A rowdy crowd of nearly 60 people gathered at The Dunes in Westsyde Wednesday night to voice unanimous opposition to a proposed gravel pit operation in their neighbourhood.
Vancouver mining engineer Bruce Bried, joined by his business partners and brothers Jerry and Gene, attempted to present a Powerpoint presentation of the proposed project.
They want to extract 600,000 cubic metres of sand and gravel from a seven-hectare area to a depth of 25 metres over a five year period on his 28-hectare property near the mouth of Jamieson Creek.
But Bried was only a few minutes into his talk when he was interrupted with a barrage of questions and concerns over the plan.
“It’s a huge negative for everybody,” said one resident. “The only positive is for you and your company. What we get is just crap. And I just hear suck it up.”
Gravel trucks from three other nearby operations speed and cut corners along Westsyde Raod, much of which has no shoulders or sidewalks, say residents.
“I have three kids — two go to school on the bus every day and gravel trucks come by constantly driving too fast,” said resident Linda Barringer. “How are we supposed to feel about that?”
Bried presented no solution, saying they’d have to rely on self-policing and community policing to control the contracted out truck drivers.
“When I was a kid here in Westsyde, as soon as I learned to ride a bike, my parents said ‘Watch those damn logging trucks,’” said Bried.
Resident Sheila MacKenzie, who jumped in to moderate questions when the meeting became unruly, drew applause when she said the neighbours want to hear that the Brieds will look into ways to “make sure your community is not at risk.”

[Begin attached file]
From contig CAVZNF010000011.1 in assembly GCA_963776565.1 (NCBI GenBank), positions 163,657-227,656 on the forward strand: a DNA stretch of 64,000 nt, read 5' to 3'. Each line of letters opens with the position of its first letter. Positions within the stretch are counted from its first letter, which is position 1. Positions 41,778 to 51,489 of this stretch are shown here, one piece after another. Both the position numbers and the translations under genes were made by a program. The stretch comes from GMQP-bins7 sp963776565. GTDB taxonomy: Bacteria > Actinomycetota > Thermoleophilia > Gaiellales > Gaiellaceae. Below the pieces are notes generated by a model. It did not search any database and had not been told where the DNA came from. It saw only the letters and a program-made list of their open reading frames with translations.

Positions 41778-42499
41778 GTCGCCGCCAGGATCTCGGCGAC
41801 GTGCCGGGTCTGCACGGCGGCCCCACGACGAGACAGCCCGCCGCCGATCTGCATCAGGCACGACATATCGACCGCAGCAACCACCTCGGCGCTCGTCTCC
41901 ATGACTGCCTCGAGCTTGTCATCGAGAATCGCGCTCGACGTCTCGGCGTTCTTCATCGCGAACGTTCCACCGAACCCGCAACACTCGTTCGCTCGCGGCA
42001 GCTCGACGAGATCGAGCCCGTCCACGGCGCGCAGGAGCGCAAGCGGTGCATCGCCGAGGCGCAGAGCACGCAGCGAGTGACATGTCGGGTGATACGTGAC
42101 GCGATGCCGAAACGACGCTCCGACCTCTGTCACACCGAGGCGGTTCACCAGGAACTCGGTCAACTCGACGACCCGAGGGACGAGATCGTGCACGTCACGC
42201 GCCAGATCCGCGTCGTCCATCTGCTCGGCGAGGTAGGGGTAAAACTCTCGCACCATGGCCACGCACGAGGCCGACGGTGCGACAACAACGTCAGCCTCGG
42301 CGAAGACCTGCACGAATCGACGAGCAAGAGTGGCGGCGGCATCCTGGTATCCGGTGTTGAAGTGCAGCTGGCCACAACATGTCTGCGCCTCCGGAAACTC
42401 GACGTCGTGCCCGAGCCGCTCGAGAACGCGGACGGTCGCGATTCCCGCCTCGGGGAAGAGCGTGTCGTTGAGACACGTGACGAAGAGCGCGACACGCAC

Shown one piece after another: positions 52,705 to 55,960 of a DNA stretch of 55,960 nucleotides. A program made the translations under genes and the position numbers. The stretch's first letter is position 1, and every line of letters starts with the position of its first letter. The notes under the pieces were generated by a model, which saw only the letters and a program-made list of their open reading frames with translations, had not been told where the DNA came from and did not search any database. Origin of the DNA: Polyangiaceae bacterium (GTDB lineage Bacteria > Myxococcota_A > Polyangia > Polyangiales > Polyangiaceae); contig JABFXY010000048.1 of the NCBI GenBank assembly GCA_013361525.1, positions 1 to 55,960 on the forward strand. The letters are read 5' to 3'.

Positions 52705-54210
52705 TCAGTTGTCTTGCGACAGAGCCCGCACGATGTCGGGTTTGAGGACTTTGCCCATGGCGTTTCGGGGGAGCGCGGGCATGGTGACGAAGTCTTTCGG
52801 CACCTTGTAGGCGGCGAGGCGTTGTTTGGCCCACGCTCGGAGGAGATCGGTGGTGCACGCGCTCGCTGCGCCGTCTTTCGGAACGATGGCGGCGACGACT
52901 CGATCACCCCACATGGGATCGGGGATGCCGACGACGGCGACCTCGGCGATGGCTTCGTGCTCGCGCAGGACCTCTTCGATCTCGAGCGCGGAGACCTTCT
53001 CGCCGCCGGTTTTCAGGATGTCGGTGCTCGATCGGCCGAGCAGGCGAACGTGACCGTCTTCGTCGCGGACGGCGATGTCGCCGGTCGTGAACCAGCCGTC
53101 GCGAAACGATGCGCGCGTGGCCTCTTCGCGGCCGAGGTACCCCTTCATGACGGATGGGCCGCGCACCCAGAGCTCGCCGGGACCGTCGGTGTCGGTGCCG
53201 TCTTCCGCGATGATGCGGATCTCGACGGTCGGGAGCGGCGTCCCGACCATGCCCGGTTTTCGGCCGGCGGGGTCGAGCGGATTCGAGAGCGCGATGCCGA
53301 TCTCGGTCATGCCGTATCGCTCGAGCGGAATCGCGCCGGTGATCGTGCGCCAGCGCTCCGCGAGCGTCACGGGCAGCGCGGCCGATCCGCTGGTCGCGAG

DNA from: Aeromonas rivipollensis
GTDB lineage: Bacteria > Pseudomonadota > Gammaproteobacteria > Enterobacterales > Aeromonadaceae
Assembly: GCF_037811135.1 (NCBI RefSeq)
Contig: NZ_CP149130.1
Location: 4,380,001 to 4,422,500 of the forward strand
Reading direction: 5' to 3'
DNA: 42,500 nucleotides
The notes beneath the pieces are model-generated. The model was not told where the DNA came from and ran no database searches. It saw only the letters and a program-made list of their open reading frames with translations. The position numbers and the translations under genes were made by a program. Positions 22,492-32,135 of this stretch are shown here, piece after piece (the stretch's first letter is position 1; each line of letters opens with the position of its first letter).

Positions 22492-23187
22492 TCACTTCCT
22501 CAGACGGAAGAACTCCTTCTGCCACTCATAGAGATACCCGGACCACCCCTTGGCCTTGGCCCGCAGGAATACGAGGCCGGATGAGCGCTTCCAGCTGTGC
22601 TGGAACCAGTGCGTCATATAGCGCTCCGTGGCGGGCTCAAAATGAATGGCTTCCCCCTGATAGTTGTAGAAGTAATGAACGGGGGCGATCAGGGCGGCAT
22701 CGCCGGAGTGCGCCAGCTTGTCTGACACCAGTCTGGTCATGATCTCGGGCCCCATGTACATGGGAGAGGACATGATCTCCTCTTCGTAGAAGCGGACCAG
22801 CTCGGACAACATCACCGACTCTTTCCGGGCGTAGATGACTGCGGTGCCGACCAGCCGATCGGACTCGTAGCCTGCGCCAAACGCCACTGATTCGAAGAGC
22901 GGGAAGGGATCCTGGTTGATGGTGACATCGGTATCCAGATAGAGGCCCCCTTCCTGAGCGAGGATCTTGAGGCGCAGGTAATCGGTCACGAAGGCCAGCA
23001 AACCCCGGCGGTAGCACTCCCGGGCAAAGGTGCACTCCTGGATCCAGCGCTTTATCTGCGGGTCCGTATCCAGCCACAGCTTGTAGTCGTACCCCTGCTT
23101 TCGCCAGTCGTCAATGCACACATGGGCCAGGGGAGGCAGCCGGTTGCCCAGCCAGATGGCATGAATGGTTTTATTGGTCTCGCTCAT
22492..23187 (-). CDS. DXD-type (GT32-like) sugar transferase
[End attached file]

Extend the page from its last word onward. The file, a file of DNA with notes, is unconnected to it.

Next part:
Also worrying for those living 100 metres away from the proposed pit was the adverse effect on quality of life.
One neighbour said the project’s 25-metre high berm would not protect him from the noise of a crusher and the dust kicked up by the operation.
“Your profit is going to devastate life on my property,” he said.
Bried said the project would benefit Kamloops since the loads would remain in town for local projects.
Refusing gravel extraction would only lead to higher construction costs, which would make today’s children unable to buy homes when they grow up, he said.
Asked why he’s going ahead with the application in the face of such opposition, Bried said he wants to continue the legacy left by his late father, from whom he inherited the property.
Two Ministry of Energy, Mines and Resources representatives told the crowd that their concerns would be taken into account. They asked that attendees make their feelings known by filling out a survey that had been left on the tables.